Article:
Concepts of state and government

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Concepts of state and government

  1. 1. B. Concepts of State and Government<br />
  2. 2. Meaning of State<br />A state is a community of persons more or less numerous, permanently occupying a definite portion of territory, having a government of their own to which the great body of inhabitants render obedience, and enjoying freedom from external control.<br /> The Philippines is a state.<br />
  3. 3. Elements of a state<br />People<br /> - The mass of the population living within the state.<br />
  4. 4. “people”<br />answers the question, “who governs whom?”<br />no specific number requirement<br />“…the state shall neither be too small nor yet one that seems great but has no unity.” (Plato)<br />
  5. 5. Elements of a state<br />Territory<br /> - demarcated area that rightly belongs to the population<br />
  6. 6. “territory”<br />answers the question, “where?”<br />terrestrial, fluvial, maritime and aerial<br />should be permanent and large enough to be self-sufficing<br />
  7. 7. Elements of a state <br />Government<br /> - Refers to the agency to which the will of the state is formulated, expressed, and carried out.<br />
  8. 8. Elements of a state<br />Sovereignty<br />- May be defined as the supreme power of the state to command and enforce obedience to its will from the people within its jurisdiction and corollarily to have freedom from foreign control.<br />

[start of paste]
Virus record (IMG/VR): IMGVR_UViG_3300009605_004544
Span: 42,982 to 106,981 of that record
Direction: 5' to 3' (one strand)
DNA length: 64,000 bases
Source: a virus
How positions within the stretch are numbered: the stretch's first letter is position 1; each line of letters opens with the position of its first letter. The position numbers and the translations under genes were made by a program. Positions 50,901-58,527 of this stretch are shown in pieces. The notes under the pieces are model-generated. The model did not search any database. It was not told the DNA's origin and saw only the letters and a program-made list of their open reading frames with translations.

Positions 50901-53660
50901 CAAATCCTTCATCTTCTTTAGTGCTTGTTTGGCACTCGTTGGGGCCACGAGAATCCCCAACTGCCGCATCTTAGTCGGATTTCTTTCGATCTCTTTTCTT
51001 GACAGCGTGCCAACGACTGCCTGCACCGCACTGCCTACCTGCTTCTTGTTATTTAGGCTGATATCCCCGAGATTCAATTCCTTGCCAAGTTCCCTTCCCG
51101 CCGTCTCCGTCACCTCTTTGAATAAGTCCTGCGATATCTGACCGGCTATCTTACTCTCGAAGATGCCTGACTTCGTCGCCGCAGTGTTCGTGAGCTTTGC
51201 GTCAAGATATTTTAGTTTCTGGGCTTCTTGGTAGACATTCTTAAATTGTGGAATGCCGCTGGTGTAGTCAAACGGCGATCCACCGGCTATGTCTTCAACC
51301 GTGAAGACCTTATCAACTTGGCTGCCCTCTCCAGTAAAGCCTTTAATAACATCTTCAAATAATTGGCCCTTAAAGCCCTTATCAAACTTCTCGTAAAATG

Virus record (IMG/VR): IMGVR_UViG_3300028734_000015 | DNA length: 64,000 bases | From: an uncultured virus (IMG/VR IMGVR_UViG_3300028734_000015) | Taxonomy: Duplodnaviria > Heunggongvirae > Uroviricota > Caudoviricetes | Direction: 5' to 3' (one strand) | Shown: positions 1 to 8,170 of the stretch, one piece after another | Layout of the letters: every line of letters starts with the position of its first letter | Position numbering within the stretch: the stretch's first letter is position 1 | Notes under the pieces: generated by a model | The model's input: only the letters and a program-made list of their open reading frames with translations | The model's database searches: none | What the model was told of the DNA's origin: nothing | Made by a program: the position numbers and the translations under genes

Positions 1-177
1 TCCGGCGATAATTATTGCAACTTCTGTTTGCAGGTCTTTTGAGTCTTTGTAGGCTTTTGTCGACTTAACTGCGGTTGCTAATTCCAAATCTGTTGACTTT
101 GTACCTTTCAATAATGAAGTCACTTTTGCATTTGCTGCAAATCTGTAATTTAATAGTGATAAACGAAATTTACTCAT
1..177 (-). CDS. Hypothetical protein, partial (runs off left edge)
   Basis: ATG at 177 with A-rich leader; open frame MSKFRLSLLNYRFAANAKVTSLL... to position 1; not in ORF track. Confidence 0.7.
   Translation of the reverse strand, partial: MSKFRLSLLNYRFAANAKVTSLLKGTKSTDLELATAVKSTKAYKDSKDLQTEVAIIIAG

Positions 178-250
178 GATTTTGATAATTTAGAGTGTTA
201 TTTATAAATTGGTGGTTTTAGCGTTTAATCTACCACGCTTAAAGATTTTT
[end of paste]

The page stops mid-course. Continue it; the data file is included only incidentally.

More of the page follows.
9. 9. “sovereignty”<br />Internal – power of the state to rule within its territory<br />External – the freedom of the state to carry out its activities without subjection to or control by other states.<br />
  10. 10. Origin of states<br />Divine right theory<br />Necessity or force theory<br />Paternalistic theory<br />Social contract theory<br />
  11. 11. State distinguished from nation <br /> “The state is a political concept while<br /> a nation is an ethnic concept.”<br />
  12. 12. State distinguished from nation <br />“ A state is not subject to external control while a nation may or may not be independent of external control.”<br />
  13. 13. State distinguished from nation <br />“ A single state may consist of one or more nations or people and conversely, a single nation may be made up of several states.”<br />
  14. 14. State distinguished from government<br />“…they are usually regarded as identical. As ordinarily, the acts of the government are the acts of the state.”<br />
  15. 15. State distinguished from government<br />“A state cannot exist without a government, but it is possible to have a government without a state.”<br />
  16. 16. State distinguished from government<br />“A government may change, its form may change, but the state, as long as its essential elements are present, remains the same.”<br />
  17. 17. Forms of Government<br />
  18. 18. <ul><li>“forms” of government refer to the basic rules by which a nation carries out its policies
  19. 19. there is no standard for the classification of governments